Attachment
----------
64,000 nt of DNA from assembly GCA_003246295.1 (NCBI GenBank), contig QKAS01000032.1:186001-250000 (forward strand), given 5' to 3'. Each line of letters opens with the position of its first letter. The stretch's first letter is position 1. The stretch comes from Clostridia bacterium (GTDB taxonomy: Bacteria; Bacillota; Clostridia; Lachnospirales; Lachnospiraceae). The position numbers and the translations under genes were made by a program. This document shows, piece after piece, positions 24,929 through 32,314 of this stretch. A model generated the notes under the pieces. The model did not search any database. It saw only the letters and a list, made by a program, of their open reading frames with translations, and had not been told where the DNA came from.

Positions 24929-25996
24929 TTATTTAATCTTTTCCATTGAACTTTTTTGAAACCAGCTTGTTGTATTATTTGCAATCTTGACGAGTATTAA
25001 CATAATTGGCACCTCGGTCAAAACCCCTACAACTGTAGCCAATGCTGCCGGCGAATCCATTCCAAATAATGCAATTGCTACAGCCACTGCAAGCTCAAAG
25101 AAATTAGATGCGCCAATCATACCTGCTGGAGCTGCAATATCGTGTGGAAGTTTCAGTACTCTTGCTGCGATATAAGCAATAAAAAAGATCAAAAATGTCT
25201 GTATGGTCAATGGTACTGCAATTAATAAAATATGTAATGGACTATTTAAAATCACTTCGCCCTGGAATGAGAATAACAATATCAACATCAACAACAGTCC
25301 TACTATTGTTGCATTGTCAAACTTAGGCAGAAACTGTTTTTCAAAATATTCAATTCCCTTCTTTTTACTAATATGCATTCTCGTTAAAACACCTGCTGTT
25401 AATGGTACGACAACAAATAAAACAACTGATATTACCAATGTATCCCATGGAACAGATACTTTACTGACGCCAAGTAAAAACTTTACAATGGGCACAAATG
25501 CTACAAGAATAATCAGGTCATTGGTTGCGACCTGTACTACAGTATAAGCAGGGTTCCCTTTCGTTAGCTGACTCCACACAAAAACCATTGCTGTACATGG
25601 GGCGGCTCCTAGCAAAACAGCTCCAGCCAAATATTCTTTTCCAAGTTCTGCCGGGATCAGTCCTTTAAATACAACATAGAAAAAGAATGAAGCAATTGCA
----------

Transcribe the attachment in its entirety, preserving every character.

64,000 nt of DNA from assembly GCA_003246295.1 (NCBI GenBank), contig QKAS01000032.1:186001-250000 (forward strand), given 5' to 3'. Each line of letters opens with the position of its first letter. The stretch's first letter is position 1. The stretch comes from Clostridia bacterium (GTDB taxonomy: Bacteria; Bacillota; Clostridia; Lachnospirales; Lachnospiraceae). The position numbers and the translations under genes were made by a program. This document shows, piece after piece, positions 24,929 through 32,314 of this stretch. A model generated the notes under the pieces. The model did not search any database. It saw only the letters and a list, made by a program, of their open reading frames with translations, and had not been told where the DNA came from.

Positions 24929-25996
24929 TTATTTAATCTTTTCCATTGAACTTTTTTGAAACCAGCTTGTTGTATTATTTGCAATCTTGACGAGTATTAA
25001 CATAATTGGCACCTCGGTCAAAACCCCTACAACTGTAGCCAATGCTGCCGGCGAATCCATTCCAAATAATGCAATTGCTACAGCCACTGCAAGCTCAAAG
25101 AAATTAGATGCGCCAATCATACCTGCTGGAGCTGCAATATCGTGTGGAAGTTTCAGTACTCTTGCTGCGATATAAGCAATAAAAAAGATCAAAAATGTCT
25201 GTATGGTCAATGGTACTGCAATTAATAAAATATGTAATGGACTATTTAAAATCACTTCGCCCTGGAATGAGAATAACAATATCAACATCAACAACAGTCC
25301 TACTATTGTTGCATTGTCAAACTTAGGCAGAAACTGTTTTTCAAAATATTCAATTCCCTTCTTTTTACTAATATGCATTCTCGTTAAAACACCTGCTGTT
25401 AATGGTACGACAACAAATAAAACAACTGATATTACCAATGTATCCCATGGAACAGATACTTTACTGACGCCAAGTAAAAACTTTACAATGGGCACAAATG
25501 CTACAAGAATAATCAGGTCATTGGTTGCGACCTGTACTACAGTATAAGCAGGGTTCCCTTTCGTTAGCTGACTCCACACAAAAACCATTGCTGTACATGG
25601 GGCGGCTCCTAGCAAAACAGCTCCAGCCAAATATTCTTTTCCAAGTTCTGCCGGGATCAGTCCTTTAAATACAACATAGAAAAAGAATGAAGCAATTGCA